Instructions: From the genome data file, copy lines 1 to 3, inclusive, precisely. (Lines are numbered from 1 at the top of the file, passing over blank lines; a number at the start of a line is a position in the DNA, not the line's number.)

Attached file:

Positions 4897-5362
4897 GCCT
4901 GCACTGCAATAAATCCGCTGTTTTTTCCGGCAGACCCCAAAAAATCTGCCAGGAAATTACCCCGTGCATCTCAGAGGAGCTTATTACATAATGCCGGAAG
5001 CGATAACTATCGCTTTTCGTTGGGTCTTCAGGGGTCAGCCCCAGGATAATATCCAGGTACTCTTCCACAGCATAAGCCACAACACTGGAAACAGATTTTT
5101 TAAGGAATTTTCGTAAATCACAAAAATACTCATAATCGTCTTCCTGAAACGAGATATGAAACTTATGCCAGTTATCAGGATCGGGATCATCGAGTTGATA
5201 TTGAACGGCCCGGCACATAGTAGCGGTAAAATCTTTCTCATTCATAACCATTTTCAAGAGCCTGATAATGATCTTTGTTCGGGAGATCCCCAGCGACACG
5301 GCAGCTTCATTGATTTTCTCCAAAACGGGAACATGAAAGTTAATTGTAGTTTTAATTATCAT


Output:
Positions 4897-5362
4897 GCCT
4901 GCACTGCAATAAATCCGCTGTTTTTTCCGGCAGACCCCAAAAAATCTGCCAGGAAATTACCCCGTGCATCTCAGAGGAGCTTATTACATAATGCCGGAAG